Teachers have voted to ballot for a boycott of all primary school tests, after claims that children in England are the “most tested in Europe”.
The National Union of Teachers’ conference heard warnings that schools had become “exam factories”.
Delegates criticised “chaotic” changes to primary assessment and voted for a ballot to boycott tests taken by seven and 11 year olds and baseline tests.
The government said a boycott would only “disrupt children’s education”.
NUT leader Christine Blower said the union would consider a ballot to boycott tests in summer 2017.
She said the union was also calling on the education secretary to cancel this year’s Sats tests.
The NUT annual conference in Brighton on Easter Sunday accused the primary school testing system of being unreliable and increasingly confused.
Delegates particularly criticised the baseline tests being introduced in Reception classes.
The test is intended to provide a starting point against which to measure future progress through primary schools.
But Sara Tomlinson from Lambeth said that such tests were “not what the first six weeks of school should be about”.
She said that children should be learning social skills and “not just sitting down and repeating words like parrots”.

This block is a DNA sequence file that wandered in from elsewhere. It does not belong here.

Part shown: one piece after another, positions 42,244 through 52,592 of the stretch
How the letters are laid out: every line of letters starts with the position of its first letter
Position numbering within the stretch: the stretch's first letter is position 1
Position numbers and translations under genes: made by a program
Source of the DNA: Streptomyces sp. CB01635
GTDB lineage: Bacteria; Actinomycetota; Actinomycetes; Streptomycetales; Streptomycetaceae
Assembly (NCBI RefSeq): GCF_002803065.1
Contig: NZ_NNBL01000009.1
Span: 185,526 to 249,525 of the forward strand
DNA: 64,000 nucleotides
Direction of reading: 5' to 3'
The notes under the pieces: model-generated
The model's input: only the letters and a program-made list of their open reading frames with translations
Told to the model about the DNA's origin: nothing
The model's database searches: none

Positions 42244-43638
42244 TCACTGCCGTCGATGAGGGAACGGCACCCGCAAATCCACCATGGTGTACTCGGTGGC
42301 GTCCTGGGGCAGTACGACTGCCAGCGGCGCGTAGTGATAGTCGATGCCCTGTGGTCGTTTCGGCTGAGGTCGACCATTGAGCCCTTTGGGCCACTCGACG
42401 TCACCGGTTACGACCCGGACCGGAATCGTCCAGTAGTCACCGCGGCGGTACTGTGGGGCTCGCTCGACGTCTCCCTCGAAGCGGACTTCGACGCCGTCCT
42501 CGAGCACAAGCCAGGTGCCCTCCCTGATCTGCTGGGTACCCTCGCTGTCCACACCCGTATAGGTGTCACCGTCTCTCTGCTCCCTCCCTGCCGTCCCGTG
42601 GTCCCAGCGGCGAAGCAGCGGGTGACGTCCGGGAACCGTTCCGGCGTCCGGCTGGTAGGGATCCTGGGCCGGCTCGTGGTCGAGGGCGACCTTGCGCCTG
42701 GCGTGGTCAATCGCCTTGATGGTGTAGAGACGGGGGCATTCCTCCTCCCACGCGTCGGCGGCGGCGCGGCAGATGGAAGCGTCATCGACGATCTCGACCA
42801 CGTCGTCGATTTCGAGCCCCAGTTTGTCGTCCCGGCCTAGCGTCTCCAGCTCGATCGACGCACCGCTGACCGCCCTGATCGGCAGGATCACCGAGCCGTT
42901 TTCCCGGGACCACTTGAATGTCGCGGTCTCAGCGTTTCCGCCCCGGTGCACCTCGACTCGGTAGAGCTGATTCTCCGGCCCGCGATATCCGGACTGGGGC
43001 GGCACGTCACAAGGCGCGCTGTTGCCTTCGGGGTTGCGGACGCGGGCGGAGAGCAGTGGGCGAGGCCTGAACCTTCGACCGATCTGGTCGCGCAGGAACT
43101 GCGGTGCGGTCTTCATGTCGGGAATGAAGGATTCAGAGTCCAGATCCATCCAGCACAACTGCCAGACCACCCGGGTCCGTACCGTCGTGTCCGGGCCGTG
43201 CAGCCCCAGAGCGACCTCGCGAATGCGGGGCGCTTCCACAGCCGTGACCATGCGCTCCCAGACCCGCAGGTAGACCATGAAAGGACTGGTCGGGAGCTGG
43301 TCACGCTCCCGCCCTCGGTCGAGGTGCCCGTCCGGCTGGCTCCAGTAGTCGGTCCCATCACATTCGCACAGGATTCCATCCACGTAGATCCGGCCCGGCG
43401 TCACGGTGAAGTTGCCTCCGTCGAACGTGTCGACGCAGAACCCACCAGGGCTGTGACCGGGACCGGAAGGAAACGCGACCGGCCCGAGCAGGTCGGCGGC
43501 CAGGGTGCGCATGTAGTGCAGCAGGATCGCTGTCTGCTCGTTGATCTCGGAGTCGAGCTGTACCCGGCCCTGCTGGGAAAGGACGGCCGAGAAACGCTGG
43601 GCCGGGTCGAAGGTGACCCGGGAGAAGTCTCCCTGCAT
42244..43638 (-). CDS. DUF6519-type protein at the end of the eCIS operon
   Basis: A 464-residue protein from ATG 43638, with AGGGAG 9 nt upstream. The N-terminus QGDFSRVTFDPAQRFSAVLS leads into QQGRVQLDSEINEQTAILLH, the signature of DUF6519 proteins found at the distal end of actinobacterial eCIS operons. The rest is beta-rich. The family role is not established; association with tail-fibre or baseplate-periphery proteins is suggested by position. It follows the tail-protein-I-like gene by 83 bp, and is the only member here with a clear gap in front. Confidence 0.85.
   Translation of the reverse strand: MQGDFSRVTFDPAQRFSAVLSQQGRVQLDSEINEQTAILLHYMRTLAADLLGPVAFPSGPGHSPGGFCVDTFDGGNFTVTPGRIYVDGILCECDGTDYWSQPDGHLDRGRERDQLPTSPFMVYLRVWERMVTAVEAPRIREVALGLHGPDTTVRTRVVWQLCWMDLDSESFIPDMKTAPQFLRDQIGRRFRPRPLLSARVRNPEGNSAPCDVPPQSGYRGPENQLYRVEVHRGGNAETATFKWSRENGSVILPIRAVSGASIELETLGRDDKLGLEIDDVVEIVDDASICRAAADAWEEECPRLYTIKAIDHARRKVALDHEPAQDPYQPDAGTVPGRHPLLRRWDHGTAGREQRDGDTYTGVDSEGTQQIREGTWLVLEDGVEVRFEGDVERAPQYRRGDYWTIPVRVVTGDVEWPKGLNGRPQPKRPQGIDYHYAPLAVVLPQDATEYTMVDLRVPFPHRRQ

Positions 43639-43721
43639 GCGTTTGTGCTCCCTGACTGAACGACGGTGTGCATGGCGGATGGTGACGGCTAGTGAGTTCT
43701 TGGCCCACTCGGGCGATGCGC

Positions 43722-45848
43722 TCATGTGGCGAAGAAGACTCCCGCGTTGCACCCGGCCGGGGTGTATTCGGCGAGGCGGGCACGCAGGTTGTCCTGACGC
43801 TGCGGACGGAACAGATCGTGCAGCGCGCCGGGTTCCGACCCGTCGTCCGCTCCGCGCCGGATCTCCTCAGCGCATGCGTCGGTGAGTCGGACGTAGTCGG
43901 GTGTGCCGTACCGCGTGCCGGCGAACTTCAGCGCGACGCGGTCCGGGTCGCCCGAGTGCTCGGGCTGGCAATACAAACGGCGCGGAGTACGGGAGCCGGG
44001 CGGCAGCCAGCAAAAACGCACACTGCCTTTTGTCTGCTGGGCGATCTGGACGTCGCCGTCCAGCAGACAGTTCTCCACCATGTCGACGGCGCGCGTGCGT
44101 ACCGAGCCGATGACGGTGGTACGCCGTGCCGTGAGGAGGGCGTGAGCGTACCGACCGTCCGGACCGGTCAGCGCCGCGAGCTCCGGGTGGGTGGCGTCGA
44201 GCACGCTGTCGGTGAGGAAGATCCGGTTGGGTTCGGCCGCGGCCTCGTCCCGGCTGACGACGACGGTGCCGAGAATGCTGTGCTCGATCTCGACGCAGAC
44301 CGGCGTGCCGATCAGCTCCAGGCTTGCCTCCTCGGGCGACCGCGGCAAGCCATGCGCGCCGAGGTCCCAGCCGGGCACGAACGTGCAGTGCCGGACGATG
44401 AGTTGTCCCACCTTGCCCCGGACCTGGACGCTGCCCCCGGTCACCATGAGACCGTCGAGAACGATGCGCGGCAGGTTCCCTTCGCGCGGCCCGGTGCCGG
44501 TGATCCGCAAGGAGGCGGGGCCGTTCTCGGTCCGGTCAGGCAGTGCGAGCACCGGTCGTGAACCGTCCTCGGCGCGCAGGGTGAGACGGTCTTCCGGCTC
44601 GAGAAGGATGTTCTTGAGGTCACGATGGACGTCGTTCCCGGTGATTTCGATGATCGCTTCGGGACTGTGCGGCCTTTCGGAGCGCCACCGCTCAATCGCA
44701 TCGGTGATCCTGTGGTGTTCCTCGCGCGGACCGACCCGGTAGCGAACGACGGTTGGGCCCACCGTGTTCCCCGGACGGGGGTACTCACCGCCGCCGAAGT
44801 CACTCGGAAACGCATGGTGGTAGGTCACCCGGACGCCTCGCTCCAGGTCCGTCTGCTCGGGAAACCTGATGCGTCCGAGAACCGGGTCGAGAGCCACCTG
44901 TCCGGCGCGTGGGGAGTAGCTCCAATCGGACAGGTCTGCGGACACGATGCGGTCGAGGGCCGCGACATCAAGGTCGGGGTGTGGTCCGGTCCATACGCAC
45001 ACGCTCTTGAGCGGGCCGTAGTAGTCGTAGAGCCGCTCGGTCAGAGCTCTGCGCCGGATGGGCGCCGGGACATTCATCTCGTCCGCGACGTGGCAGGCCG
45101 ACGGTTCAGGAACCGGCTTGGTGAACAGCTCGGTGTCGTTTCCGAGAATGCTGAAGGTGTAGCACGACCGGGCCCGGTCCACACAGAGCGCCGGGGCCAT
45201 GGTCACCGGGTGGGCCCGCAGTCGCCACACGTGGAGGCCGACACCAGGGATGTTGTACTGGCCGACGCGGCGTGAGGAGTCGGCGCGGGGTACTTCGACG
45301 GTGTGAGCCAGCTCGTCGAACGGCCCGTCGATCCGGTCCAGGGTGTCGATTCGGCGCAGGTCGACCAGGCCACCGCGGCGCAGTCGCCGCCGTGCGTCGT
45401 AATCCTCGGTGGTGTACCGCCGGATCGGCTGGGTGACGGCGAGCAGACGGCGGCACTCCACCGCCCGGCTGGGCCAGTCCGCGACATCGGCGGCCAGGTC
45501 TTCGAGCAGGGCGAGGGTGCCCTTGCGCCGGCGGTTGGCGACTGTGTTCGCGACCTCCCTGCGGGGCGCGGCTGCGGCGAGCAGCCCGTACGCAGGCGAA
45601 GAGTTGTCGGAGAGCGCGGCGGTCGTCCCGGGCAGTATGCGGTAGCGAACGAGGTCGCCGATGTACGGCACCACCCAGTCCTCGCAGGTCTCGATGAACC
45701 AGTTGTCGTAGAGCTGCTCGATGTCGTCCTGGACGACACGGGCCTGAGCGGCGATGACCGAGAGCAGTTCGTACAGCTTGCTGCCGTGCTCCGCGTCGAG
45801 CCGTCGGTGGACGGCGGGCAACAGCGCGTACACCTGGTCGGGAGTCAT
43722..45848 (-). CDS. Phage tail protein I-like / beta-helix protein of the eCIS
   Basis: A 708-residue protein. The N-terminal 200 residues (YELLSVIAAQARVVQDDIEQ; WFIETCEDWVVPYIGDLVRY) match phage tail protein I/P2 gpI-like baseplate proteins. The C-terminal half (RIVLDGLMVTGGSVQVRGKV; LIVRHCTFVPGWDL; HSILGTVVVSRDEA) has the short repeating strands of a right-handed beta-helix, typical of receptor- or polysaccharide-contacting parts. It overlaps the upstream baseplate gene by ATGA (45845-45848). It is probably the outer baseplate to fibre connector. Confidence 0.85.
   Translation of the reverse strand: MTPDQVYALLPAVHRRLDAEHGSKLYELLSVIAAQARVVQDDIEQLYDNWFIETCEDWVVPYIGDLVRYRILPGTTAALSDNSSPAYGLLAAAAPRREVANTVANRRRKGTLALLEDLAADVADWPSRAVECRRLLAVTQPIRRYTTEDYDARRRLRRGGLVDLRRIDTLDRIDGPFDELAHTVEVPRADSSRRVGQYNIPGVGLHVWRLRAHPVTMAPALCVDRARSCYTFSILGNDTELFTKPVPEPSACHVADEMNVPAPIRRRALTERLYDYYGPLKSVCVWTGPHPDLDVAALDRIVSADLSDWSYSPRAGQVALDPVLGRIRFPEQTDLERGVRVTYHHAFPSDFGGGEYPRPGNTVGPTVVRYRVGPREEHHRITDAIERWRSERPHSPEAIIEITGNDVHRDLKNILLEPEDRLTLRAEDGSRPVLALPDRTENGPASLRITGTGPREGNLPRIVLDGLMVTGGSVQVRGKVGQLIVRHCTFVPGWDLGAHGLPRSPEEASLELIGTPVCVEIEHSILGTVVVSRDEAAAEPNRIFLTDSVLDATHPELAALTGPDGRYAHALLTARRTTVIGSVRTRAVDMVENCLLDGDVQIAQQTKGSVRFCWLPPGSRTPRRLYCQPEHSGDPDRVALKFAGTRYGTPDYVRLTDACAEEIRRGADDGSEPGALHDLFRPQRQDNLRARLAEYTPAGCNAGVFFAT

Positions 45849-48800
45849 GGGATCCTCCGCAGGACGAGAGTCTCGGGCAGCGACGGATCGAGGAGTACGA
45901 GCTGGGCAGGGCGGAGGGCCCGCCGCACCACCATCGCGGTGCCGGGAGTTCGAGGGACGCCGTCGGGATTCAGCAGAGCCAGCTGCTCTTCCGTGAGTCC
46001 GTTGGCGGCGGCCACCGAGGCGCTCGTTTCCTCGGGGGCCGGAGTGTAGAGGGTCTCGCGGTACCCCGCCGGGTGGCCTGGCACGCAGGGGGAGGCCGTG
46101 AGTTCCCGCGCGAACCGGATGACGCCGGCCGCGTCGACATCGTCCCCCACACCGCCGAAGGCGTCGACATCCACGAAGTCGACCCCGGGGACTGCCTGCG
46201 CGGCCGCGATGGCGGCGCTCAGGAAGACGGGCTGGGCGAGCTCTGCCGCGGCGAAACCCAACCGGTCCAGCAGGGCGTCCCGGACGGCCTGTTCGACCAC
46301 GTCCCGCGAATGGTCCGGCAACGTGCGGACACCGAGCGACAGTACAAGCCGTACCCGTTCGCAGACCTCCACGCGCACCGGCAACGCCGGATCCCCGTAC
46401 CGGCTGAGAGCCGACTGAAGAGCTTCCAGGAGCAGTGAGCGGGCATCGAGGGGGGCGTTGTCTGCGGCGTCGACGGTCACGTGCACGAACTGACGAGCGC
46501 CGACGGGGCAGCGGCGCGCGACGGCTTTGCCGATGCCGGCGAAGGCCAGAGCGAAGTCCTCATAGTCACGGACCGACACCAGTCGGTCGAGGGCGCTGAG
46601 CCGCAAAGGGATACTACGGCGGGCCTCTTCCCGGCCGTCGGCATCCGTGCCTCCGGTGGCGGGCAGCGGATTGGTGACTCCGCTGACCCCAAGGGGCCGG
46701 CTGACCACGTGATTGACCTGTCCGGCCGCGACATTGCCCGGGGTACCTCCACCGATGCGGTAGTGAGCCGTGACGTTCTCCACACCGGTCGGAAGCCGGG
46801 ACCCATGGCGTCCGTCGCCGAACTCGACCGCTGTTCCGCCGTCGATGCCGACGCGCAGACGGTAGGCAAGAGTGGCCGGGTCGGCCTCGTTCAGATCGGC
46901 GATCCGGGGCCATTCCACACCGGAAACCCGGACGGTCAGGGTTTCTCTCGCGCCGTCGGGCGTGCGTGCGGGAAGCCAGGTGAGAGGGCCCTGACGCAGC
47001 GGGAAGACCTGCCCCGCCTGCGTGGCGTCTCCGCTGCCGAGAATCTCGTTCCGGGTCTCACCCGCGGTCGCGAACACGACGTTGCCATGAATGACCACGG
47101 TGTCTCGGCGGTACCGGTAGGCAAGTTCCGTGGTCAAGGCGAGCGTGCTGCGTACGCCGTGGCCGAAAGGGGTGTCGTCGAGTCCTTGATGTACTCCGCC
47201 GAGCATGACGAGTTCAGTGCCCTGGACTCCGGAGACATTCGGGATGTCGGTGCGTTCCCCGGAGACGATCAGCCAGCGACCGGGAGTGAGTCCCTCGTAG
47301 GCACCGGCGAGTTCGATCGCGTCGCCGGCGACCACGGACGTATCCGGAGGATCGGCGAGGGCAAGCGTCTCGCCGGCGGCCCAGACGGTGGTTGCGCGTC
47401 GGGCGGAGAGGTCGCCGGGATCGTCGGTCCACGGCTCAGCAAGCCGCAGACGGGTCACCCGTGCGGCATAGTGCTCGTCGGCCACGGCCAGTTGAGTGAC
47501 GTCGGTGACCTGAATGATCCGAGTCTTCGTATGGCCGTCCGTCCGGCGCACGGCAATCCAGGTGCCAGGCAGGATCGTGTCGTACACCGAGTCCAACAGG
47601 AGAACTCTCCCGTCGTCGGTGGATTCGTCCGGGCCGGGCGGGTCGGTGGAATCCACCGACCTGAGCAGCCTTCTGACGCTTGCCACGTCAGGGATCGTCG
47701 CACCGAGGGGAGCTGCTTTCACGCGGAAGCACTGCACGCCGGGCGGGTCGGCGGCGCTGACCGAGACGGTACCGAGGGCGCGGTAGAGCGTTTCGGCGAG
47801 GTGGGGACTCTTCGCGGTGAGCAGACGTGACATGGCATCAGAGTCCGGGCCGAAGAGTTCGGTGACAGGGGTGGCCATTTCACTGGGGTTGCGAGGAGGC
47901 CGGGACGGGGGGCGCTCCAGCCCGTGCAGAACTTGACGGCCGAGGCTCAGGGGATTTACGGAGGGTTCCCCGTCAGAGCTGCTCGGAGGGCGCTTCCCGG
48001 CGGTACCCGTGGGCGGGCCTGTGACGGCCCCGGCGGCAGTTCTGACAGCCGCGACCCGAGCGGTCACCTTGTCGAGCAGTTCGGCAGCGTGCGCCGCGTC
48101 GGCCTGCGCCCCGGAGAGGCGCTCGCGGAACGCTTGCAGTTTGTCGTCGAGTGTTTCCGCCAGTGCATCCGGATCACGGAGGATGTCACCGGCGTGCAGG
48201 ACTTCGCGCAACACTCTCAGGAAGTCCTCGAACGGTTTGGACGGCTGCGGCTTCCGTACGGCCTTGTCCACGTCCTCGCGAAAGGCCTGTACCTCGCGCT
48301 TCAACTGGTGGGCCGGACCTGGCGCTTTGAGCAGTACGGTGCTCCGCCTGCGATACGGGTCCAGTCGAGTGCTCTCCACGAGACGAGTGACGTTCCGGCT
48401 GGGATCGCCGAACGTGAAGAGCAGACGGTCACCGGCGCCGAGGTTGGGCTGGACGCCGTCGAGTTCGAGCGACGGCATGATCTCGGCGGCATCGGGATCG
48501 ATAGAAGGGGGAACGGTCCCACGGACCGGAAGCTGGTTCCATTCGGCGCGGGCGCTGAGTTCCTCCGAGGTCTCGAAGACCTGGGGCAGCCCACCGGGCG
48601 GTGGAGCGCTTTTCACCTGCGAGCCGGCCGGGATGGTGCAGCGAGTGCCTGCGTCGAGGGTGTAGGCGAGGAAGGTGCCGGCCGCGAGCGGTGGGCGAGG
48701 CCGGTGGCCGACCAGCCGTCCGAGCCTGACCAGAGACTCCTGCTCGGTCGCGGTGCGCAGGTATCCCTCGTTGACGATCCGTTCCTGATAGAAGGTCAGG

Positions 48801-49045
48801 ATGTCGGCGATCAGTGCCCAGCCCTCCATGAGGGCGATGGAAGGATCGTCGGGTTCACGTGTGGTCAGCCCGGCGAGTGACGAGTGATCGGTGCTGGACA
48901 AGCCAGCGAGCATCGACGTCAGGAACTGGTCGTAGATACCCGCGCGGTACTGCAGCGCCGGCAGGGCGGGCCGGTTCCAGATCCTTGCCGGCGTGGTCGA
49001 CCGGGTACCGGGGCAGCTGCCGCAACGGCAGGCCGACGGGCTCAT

The conference motion condemned the “chaotic and wholly unacceptable way” in how changes to primary assessment have been managed.
There were warnings of unresolved “ambiguities” in what standards children should be achieving.
There have been particular warnings about the spelling, punctuation and grammar element of primary tests, with claims that they are unrealistically difficult for the age group.
Delegates attacking a “testing culture” have warned that the primary assessment plans will mean there would be tests in Reception, Year 1, Year 2 and Year 6.
There are warnings from teachers that an excessive emphasis on testing narrows the curriculum and reduces creativity, with the pressure of school league tables taking precedence over the needs of individual pupils.
There are also claims that tests can be stressful for pupils.
The NUT conference last year also voted for a boycott of baseline testing.
A spokeswoman for the Department for Education said that parents had a right to expect that there should be tests to show that children leave primary school with the right skills in maths and literacy.
“We want to see all children pushed to reach their potential. In order to do that, and to recognise the achievements of schools in the most challenging areas, we want to measure the progress that all pupils make as well as their overall attainment.
“It is disappointing to see that the NUT are taking this approach, which would disrupt children’s education, rather than working with us constructively as other unions have.”